GetPromotions will contain a simple list to simulate the data, in case you're implementing an ORM, or a Database connection, here's is where you do all the queries to the database. In our case, we're just going to simulate the data.
Configuring our Email using MailKit
MailKit is a cross-platform mail client library built on top of MimeKit.
A few years ago, Microsoft notified that SmtpClient Class it's obsolete; and suggested to either use MimeKit or MailKit which is built on top of MimeKit.
1. Install MailKit using .NET Core CLI
2. In our BLL project, let's create a directory called Services, inside it let's create our EmailService interface and implementation.
3. In our IEmailService.cs, let's create a method called SendEmailAsync, which will receive 3 main parameters:
Recipient email address
Cc email address [optional]
Now let's implement our EmailService.
Build your MimeMessage object. The MimeMessage it's the object that represents the email, this needs to be initialized with the Sender information: SendersName, and SmtpUserName which normally is the sender's email address.
Configure Email's body. The Email body it's the main content of the body, which supports multiple formats, two of them being Plain Text and HTML. In case you need the email to be Plain Text, just send TextFormat.Plain to TextPart instance.
Add the recipients. Recipients are the ones receiving our emails, you can specify more than one by setting an array of strings, check toAddressList. After converting our parameter into an array of strings I can iterate through it and add the multiple recipients to our MimeMessage Object.
Setup your Email Settings. In order to send emails you need to provide the SMTP server that will allow you to communicate via email with other servers. In this case I used Gmail's server.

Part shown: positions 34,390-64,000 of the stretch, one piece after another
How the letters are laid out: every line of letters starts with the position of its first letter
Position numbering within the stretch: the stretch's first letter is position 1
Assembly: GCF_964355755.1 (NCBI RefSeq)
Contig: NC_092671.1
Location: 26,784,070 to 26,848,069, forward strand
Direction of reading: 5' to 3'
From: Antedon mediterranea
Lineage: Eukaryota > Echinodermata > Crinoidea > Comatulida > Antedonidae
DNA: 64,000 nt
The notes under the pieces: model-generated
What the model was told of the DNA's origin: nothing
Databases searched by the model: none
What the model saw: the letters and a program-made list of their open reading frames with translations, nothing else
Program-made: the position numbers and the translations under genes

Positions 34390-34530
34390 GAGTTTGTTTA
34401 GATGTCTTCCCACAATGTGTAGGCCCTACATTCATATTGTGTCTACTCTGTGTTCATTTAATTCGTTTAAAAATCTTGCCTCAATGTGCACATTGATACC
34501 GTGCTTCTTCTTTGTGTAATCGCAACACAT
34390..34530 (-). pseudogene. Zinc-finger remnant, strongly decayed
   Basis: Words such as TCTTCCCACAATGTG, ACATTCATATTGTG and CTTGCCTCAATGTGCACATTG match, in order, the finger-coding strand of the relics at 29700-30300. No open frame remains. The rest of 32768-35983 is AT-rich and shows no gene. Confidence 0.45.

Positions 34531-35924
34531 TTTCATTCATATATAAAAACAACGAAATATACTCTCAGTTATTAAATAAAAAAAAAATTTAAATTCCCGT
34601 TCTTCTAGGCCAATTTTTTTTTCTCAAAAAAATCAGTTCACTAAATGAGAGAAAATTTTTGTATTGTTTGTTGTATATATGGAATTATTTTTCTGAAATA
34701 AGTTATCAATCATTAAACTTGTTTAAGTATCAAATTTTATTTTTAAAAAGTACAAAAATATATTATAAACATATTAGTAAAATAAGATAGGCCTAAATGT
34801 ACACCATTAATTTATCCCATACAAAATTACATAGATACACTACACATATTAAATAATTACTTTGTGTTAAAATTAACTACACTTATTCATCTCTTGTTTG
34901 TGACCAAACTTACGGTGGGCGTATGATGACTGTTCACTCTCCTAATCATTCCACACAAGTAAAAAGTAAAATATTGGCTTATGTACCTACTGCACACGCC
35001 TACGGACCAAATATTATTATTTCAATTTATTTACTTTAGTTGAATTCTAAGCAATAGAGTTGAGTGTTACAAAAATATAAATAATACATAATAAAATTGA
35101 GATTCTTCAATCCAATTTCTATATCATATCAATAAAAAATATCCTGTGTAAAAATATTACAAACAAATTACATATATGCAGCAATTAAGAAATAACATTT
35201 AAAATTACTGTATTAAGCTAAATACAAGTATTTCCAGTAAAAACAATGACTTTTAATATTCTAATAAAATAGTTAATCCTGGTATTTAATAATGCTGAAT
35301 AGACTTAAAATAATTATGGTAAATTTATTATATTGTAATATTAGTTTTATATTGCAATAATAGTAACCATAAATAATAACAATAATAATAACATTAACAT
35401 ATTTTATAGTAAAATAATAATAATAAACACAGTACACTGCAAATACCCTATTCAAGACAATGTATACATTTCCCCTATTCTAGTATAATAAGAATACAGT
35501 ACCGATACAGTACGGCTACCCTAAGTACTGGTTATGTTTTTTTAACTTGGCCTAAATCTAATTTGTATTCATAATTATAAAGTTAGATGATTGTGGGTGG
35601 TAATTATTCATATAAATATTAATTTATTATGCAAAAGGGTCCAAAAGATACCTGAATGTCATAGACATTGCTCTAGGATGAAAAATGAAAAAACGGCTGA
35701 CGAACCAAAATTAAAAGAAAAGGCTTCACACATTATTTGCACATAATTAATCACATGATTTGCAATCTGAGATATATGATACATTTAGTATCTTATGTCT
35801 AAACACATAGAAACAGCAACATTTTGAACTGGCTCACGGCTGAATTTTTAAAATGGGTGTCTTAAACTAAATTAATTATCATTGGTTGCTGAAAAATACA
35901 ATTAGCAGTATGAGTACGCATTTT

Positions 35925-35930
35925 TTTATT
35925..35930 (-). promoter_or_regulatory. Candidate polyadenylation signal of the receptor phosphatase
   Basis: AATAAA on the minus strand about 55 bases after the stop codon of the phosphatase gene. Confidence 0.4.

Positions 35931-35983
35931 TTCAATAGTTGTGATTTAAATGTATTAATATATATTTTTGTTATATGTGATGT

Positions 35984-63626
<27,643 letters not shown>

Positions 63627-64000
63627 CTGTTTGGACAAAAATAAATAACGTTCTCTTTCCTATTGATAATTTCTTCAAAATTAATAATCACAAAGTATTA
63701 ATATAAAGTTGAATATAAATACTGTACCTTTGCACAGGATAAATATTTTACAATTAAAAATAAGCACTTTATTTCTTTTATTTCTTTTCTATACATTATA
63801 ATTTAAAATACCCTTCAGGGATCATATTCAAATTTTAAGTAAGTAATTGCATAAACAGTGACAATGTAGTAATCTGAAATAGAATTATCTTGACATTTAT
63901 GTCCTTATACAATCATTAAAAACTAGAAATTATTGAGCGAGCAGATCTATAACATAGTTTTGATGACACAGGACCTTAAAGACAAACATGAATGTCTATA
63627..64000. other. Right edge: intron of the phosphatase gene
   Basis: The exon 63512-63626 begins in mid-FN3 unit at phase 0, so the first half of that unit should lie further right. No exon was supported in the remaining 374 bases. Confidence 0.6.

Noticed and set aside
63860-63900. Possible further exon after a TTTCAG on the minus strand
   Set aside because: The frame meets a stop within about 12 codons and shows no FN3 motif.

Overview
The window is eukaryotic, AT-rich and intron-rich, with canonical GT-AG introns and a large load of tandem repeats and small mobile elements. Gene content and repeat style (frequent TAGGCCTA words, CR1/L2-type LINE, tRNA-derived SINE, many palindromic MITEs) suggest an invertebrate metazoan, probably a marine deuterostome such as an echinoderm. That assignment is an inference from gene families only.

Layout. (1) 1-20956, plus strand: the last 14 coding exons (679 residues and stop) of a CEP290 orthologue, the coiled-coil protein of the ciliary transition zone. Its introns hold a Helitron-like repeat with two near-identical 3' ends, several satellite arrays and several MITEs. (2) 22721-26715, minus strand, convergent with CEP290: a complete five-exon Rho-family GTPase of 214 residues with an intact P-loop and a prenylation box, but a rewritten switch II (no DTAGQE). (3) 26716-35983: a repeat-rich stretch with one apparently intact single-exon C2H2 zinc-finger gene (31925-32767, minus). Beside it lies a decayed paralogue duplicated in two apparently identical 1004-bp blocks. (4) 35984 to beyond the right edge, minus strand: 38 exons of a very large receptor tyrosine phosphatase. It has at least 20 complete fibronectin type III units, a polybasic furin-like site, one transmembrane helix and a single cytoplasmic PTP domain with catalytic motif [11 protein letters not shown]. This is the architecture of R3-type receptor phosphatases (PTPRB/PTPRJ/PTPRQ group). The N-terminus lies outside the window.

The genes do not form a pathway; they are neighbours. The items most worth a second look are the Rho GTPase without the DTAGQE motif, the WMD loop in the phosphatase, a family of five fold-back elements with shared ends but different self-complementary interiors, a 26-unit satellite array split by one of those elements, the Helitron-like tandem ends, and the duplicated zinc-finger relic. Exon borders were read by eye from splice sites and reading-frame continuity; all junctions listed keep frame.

SMTP Server: smtp.gmail.com
Server PORT: 587
Send Email. Let's put everything together and proceed to send our email.
socketOption will determine the type of connection, if it's secure or not; that depends on whether or not the SMTP server you're using supports a secure connection.
Configuring our Background Email Sender using IHostedServices
1. Let's create an interface called IBackgroundEmailSender, which will contain the method we will use in our background task.
2. Implement the IBackgroundEmailSender interface. DoWork will act as a worker reading our data results and filtering those promotions starting soon. If there's promotions soon to be launched, then it will proceed to send an email.
3. Create the Background Service. The background service as I mentioned before it's very easy to setup.
Let's create our Hosted Service consumer, let's call it ConsumeScopedHostedService. In order to use the hosted services functionalities, we need to implement .NET Core's IHostedService interface.
When we implement IHostedService interface, there are 2 main methods we need to configure:
StartAsync: contains the logic to initiate the background task. In our case, we are calling the DoWork method, who at the same time it's calling our BackgroundEmailSender implementation, which is the one in charge of sending the emails to our customers.
StopAsync: contains the logic to end a background task. When the task is completed successfully, this is triggered.
DoWork: this method does not belong to IHostedService; it's just a method that creates a scope to resolve the scoped background task service to call its DoWork method . You might as well create your logic in your background consumer class, it's just a way of keeping things organized and in its place.
4. Update your Startup.cs: Before running our app, we need to configure our Startup.cs to let our application know which is our hosted service consumer by using the AddHostedService extension method and to declare our scoped classes and interfaces.
5. Run the app
And we got mail!
Hosted Services can be really helpful when you need to achieve small functionalities of automation inside your running application, you may need to evaluate if what you need can be solved by using Hosted Services.
Hope this was of help, to understand how hosted services work and how they can be implemented.